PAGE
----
Bumped, Bruised & Triumphant: the 988 Lifeline Survives its First Year!
Okay, the numbers have been tabulated. After one solid year we now know the what’s what on the 988 Lifeline (which replaced the National Suicide Prevention Lifeline). Unfortunately, what we know is not what we were hoping to know. Not even close.
In Texas, for instance, “about a quarter of the 29,116 calls to 988 went unanswered by in-state counselors between April and May.”
So says Axios Houston reporter Jay R. Jordan, who based his report on findings put together by KFF Health.
“Why it matters,” writes Jordan: “These missed calls are happening at a time when most Americans still aren’t aware the 988 national suicide prevention and mental health hotline exists — and even as we hit the service’s one-year mark, few states have established long-term funding commitments to sustain it.
Furthermore, “without more outreach and resources, 988 could languish as the nation continues to grapple with its mental health crisis.”
Meanwhile, in Colorado Axios’ Alayna Alvarez says “nearly 22% of the calls made to the state’s 988 call center in April and May went unanswered by local workers. That’s the 13th-worst rate in the U.S.
In Florida, well, it was 26.3% of 22,234 calls, which, admittedly, was almost double Colorado’s 11,208. Yet still, over a quarter of all calls is a helluva lapse. Especially since those calls concern suicide and other very pressing mental health measures.
Yep, it’s been a year since the 988 Lifeline was made official, the National Alliance on Mental Illness wanted to see just how far the project has become. So NAMI conducted a survey, and said survey discovered all kinds of choice data. Here’s a paraphrasing of how New York Times reporter Christina Caron broke it all down:
While most folks believe dialing 988 will automatically dispatch emergency services such as police and rescue, that isn’t the case at all. It doesn’t need to be either. According to the survey, less than 2% of 988 calls required emergency services. Since 988 does not currently use geolocation, the hotline would have a hard time responding ala 911 anyway. Why? The 988 Lifeline allows callers to remain anonymous unless they choose to disclose identifying information.
According to Caron, the good folks at Substance Abuse and Mental Health Services Administration (SAMHSA) said 988 was created in order “to reduce the reliance on law enforcement or emergency departments to handle mental health crises, and instead to build an expanded group of services. In some areas, that includes mobile crisis teams and stabilization centers, which offer people a place to go that isn’t an emergency room.
But, continues Caron, “you don’t need to be in crisis or suicidal to call 988 and speak with a counselor.” The free service is available at all hours, day or night, for anyone who needs support.
Dr. Tia Dole wholeheartedly hopes “that people will come to us before they are in a mental health crisis.” Dr. Dole would know how crucial such a move would be too. After all, the good doctor heads 988 Lifeline operations at New York’s Vibrant Emotional Health, which in turn handles the Lifeline for SAMHSA.
That’s no criticism though. If anything, it’s further evidence attesting to the fact that stakeholders have the right people running the 988 Lifeline. But if the operators are ace at what they do, why is word about what they do taking so long to be heard?
Where’s the Word
Good question. Turns out, there’s a good answer too.
Yep, that silence you hear wafting across the country was put into play on purpose.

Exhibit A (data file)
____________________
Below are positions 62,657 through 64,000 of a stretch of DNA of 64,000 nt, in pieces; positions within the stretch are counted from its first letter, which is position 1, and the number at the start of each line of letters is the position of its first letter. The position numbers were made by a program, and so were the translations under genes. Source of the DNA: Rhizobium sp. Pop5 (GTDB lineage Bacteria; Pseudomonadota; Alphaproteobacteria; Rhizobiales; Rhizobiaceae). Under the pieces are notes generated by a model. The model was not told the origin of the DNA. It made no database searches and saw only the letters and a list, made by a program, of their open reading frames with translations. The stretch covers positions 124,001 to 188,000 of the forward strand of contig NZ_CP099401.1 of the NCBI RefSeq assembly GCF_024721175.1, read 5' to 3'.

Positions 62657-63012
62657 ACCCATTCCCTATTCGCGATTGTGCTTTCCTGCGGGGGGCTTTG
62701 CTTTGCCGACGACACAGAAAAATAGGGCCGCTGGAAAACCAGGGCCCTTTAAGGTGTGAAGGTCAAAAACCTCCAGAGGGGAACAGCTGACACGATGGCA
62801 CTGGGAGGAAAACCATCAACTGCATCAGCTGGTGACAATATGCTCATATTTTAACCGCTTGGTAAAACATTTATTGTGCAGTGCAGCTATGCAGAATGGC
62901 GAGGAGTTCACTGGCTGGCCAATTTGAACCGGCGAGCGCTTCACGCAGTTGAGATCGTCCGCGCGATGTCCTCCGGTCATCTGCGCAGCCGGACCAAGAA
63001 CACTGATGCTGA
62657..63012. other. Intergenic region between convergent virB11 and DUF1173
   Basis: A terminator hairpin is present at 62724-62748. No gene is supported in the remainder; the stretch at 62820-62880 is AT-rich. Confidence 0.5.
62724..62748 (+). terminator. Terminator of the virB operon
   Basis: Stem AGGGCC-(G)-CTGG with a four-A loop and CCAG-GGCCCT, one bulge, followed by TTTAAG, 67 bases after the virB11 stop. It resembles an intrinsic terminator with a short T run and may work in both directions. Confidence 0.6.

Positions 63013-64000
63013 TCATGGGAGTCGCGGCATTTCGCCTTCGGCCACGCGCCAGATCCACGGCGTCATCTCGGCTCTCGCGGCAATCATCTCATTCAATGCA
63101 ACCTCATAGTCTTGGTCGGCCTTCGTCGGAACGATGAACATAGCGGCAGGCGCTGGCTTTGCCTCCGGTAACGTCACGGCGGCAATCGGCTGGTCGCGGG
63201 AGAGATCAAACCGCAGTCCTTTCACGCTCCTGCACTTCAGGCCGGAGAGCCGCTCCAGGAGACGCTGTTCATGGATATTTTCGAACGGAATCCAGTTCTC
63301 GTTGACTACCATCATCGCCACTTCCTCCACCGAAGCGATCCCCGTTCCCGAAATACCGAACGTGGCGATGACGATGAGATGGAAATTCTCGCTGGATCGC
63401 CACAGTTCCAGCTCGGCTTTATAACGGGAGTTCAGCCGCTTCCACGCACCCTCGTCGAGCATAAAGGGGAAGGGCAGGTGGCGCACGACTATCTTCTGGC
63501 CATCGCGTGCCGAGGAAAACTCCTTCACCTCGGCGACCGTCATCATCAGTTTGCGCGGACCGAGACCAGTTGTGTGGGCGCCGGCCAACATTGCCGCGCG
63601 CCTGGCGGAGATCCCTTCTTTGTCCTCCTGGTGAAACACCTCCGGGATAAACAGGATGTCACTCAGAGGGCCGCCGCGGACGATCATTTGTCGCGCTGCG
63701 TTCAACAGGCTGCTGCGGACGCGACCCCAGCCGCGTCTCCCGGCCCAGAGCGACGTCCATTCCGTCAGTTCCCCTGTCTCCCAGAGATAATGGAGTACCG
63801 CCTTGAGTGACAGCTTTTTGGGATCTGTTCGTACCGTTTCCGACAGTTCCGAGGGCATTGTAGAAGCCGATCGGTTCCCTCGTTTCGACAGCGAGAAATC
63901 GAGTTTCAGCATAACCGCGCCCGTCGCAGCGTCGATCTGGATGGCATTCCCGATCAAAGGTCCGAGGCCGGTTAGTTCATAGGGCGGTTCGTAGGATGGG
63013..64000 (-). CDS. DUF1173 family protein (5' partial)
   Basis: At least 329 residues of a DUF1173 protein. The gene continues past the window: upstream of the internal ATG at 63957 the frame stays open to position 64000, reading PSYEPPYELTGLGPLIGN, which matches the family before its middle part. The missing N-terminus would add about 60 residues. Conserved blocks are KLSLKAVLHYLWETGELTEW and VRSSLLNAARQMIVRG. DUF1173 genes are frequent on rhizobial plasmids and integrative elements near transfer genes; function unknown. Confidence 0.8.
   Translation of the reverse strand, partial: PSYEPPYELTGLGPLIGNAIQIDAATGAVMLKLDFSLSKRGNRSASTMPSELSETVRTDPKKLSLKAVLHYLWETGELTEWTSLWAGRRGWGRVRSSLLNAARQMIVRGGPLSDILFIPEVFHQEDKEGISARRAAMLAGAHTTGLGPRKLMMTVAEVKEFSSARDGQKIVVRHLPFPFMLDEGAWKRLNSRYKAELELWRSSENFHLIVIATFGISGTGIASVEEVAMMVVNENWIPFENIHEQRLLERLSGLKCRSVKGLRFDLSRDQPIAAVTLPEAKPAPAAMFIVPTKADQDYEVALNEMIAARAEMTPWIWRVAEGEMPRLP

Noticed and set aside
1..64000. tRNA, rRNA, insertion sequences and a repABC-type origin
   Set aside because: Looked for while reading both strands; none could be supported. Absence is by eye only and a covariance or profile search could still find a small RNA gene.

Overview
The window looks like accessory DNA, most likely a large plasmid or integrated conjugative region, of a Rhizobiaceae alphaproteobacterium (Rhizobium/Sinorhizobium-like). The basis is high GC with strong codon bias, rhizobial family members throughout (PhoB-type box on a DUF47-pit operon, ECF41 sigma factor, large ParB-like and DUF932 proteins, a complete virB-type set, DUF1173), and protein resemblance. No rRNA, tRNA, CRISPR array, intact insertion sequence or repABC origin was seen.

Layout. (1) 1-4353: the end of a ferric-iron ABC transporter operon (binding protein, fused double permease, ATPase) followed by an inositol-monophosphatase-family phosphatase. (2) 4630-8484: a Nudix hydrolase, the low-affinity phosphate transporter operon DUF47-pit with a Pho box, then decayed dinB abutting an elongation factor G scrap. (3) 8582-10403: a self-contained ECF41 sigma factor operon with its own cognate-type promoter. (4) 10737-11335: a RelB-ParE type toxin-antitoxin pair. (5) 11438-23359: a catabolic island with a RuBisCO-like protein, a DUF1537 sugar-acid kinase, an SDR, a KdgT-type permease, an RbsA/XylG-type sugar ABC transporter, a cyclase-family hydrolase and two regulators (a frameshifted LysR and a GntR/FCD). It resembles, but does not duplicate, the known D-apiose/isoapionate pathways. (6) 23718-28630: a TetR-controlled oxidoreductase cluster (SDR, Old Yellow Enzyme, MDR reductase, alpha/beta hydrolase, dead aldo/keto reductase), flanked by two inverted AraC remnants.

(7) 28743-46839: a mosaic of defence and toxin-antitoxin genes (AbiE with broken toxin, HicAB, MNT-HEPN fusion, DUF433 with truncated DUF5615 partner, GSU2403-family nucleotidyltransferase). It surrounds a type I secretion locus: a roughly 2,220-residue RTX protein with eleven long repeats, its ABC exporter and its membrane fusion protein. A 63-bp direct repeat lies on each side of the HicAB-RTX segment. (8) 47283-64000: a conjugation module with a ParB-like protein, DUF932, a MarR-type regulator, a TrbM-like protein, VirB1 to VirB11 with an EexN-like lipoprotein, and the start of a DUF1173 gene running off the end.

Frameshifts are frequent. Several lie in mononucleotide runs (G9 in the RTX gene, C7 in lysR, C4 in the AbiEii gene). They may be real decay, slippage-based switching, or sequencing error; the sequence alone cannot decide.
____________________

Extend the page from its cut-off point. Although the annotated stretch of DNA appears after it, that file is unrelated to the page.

“None of the Lifeline’s nearly $1 billion in federal funding was allocated toward a public relations campaign” during its first year. Why? Because “advocates and administrators alike initially worried that promoting 988 too early might cause it to become overwhelmed by demand.”
Got it? The 988 Lifeline crew didn’t want to get caught short. We get that. But surely it’s time to start spreading the word, no?
Yes, says Dr. Cole. “The time has come to raise broader awareness.” In fact, Vibrant is aiming to start a campaign in the fall that will not only get the word out but also attempt to decrease some of the disparities among those who understand and embrace 988.
Yes, disparities. Like those uncovered in the NAMI survey, which found that “Black people and adults 50 and older were the least likely to have heard of 988.” Or the earlier Pew study which found similar results, as well as a few economic disparities to boot. As in more affluent and higher educated Americans were more likely to have heard of 988.
Perhaps a better question might be “Why were more affluent and/or higher educated people more likely to be aware of 988?”
Healing Properties is All for 988 Lifeline
Healing Properties has long believed America needed a comprehensive one-stop way to address suicide and mental illness, and we wholeheartedly support SAMHSA and everyone else behind the 988 Lifeline. We also realize that they’ve taken on a rather Herculean task, and cast no aspersions about there still being some hurdles to clear. In fact, we’re sure SAMHSA and company will get to bottom of whatever needs to be gotten to. Remember, they’re building an entire national emergency help infrastructure. Not just the 988 Lifeline and the call centers to handle it, but the counselors and therapists and emergency personnel who can handle the workload.
It’s far from enviable task. And we’re enormously impressed by how far the 988 Lifeline has come in just one short year. We’re grateful too. Incredibly grateful.
Are you having dark thoughts about life? Could you use some help navigating back into the light? Well, give the 988 Lifeline a try. They’ve got folks in all 50 states just ready, willing and able to lend a hand. And if you wanna talk strictly addiction, well, give us a ring. We can certainly help get you cleaned up and ready to get back into the winner’s circle. Heck, we’ve been doing just that since 2002.